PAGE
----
Wednesday, August 19, 2009

Louis Braille

Born January 4, 1809(1809-01-04)
Coupvray, France
Died January 6, 1852 (aged 43)
Paris, France
Resting place Panthéon, Paris

Louis Braille (English pronunciation: /ˈbreɪl/; French: [bʁɑj]; January 4, 1809 – January 6, 1852) was the inventor of braille,[1] a world-wide system used by blind and visually impaired people for reading and writing. Braille is read by passing the fingers over characters made up of an arrangement of one to six embossed points. It has been adapted to almost every known language.


Louis Braille became blind at the age of 3, when he accidentally stabbed himself in the eye with an awl, one of his father's workshop tools. Braille's other eye went blind because of sympathetic ophthalmia.

At the very young age of 10, Braille earned a scholarship to the National Institute for the Blind in Paris[2], one of the first of its kind in the world. However, the conditions in the school were not notably better. Louis was served stale bread and water, and students were sometimes abused or locked up as a form of punishment.

Braille, a bright and creative student, became a talented cellist and organist in his time at the school, playing the organ for churches all over France.

At the school, the children were taught basic craftsman skills and simple trades. They were also taught how to read by feeling raised letters (a system devised by the school's founder, Valentin Haüy). However, because the raised letters were made using paper pressed against copper wire, the students never learned to write. Another disadvantage was that the letters weighed a lot and whenever people published books using this system, they put together a book with multiple stories in one in order to save money. This made the books sometimes weigh over a hundred pounds. The school had just 14 books, all of which Louis had read.

In 1821, Charles Barbier, a Captain in the French Army, visited the school. Barbier shared his invention called "Night writing" a code of 12 raised dots and a number of dashes that let soldiers share top-secret information on the battlefield without having to speak. The code was too difficult for Louis to understand and he later changed the number of raised dots to 6 to form what we today call Braille.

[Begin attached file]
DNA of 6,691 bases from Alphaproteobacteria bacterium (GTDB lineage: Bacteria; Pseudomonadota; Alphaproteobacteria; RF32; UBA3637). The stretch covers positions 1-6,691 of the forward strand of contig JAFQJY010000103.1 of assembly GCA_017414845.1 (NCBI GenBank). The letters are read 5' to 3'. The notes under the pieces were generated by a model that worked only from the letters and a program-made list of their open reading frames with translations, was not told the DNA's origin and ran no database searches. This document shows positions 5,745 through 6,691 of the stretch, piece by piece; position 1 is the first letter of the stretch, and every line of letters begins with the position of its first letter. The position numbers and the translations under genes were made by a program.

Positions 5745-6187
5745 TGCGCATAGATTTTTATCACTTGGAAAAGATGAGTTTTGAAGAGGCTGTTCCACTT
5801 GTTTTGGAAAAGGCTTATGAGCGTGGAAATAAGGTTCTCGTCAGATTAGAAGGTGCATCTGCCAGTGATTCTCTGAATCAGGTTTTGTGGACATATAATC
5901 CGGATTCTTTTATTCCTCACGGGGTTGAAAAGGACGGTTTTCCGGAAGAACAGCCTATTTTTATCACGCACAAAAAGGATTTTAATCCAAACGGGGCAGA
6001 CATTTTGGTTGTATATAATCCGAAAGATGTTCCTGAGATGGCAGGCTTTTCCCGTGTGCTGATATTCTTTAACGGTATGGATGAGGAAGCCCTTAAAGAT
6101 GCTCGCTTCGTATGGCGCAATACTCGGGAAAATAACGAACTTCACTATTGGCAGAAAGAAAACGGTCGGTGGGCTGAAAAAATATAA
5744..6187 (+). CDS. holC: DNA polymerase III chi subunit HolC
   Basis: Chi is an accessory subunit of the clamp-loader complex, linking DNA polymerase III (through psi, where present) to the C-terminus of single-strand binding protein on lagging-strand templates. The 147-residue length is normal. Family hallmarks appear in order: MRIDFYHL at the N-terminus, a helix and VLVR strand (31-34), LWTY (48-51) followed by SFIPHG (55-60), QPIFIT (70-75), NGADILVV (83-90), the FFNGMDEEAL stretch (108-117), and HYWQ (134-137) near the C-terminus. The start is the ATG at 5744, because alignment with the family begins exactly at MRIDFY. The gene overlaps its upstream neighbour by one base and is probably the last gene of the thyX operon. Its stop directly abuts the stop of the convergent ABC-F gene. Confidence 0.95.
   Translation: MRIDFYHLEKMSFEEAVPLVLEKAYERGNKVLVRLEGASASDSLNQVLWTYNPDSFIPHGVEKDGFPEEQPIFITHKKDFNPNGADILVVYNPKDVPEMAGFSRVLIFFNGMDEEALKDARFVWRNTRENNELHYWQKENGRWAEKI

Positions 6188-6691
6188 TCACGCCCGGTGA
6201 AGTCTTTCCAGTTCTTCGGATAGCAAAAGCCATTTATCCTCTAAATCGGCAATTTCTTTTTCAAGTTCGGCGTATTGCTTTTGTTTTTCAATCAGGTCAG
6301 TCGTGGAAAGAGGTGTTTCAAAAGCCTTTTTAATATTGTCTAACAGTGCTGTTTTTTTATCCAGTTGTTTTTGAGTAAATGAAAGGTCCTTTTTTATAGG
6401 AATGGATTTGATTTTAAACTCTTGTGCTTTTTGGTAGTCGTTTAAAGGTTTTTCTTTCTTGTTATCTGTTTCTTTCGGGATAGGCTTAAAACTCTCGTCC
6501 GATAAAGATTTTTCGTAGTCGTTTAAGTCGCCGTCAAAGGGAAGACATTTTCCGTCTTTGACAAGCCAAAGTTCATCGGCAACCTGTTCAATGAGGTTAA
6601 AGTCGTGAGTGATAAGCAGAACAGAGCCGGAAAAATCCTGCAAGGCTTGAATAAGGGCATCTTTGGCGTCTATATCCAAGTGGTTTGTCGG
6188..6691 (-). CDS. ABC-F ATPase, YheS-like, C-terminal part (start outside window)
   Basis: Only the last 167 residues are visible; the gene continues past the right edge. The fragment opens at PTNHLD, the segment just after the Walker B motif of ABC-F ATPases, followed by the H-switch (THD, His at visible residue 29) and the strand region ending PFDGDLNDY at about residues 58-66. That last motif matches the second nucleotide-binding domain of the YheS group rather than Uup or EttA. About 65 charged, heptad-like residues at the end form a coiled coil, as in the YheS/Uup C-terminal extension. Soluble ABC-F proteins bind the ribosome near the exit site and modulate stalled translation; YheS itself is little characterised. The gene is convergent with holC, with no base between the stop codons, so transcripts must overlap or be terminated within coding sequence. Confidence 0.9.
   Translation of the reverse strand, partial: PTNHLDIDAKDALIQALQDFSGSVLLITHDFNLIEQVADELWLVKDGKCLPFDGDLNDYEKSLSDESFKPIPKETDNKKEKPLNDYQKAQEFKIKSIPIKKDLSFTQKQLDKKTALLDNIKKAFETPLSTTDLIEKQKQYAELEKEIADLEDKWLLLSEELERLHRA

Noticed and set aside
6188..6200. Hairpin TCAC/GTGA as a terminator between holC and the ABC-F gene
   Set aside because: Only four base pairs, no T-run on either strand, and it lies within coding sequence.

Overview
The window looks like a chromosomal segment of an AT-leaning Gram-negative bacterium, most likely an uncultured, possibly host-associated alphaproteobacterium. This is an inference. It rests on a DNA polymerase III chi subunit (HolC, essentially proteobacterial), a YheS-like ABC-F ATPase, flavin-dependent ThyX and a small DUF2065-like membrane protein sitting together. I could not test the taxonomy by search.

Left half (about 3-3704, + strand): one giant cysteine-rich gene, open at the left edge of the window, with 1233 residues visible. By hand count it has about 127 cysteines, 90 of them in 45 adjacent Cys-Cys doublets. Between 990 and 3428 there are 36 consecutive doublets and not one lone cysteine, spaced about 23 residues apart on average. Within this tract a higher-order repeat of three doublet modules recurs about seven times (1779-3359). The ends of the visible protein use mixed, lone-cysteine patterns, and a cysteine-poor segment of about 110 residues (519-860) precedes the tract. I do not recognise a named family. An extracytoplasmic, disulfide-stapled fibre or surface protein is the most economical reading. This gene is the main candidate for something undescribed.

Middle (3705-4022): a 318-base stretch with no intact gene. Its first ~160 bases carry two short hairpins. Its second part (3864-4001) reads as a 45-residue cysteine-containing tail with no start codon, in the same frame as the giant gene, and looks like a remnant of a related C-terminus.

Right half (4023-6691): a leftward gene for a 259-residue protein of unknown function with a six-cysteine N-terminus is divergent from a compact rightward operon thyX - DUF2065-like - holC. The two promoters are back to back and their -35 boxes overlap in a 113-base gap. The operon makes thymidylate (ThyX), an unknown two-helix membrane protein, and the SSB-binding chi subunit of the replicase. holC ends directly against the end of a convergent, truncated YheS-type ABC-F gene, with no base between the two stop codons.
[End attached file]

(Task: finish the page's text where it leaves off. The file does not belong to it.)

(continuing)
The same year, Louis Braille began inventing his raised-dot system with his father's stitching awl, the same implement with which he had blinded himself, finishing at age 15, in 1824. His system used only six dots and corresponded to letters, whereas Barbier's used 12 dots corresponding to sounds. The six-dot system allowed the recognition of letters with a single fingertip apprehending all the dots at once, requiring no movement or repositioning which slowed recognition in systems requiring more dots. These dots consisted of patterns in order to keep the system easy to learn. The Braille system also offered numerous benefits over Haüy's raised letter method, the most notable being the ability to both read and write an alphabet. Another very notable benefit is that because they were dots just slightly raised, there was a significant difference in make up.

Braille later extended his system to include notation for mathematics and music. The first book in braille was published in 1829 under the title Method of Writing Words, Music, and Plain Songs by Means of Dots, for Use by the Blind and Arranged for Them. In 1839 Braille published details of a method he had developed for communication with sighted people, using patterns of dots to approximate the shape of printed symbols. Braille and his friend Pierre Foucault went on to develop a machine to speed up the somewhat cumbersome system.

Braille became a well-respected teacher at the Institute. Although he was admired and respected by his pupils, his braille system was not taught at the Institute during his lifetime. The air at the institute was foul and he died in Paris of tuberculosis in 1852 at the age of 43; his body was disinterred in 1952 (the centenary of his death) and honored with re-interment in the Panthéon in Paris. His system was finally, officially recognized in France two years after his death, in 1854. [3]

On the occasion of bi-centenary of Louis Braille, India and the United States have issued special commemorative coins of INR 100, INR 2, and USD 1. The US coin includes the denomination written in braille and was introduced Spring 2009.

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Anonymous said...

I did not know that.

Deanna said...

This was really interesting Tori. Do you have a special machine that you use to write Braille? It is hard to comprehend how six dots transpose into words, numbers, and well everything. I'd love to hear more on this from you. How did you learn it? Is it difficult. Thanks for the share.

The Wife O Riley said...

I truly had no idea, that was really interesting. Thanks Tori.

Intense Guy said...

It's a shame he died so young from such a nasty disease.

I wish it was easier to write braille. I'd send you letters in it. :)

Celticspirit said...

Very interesting post Tori. He made life so much easier for blind people. A great man.

AliceKay said...

I've always been amazed at braille and how it's written. I've noticed baille on signs to restrooms and on the outside of other doors more and more these days. It seems to be common practice in the hospitals around here. Very interesting post, Tori.

Tori_z said...

Glad you enjoyed the post. :)

Will do a post some time soon to answer your questions, because it will be easier.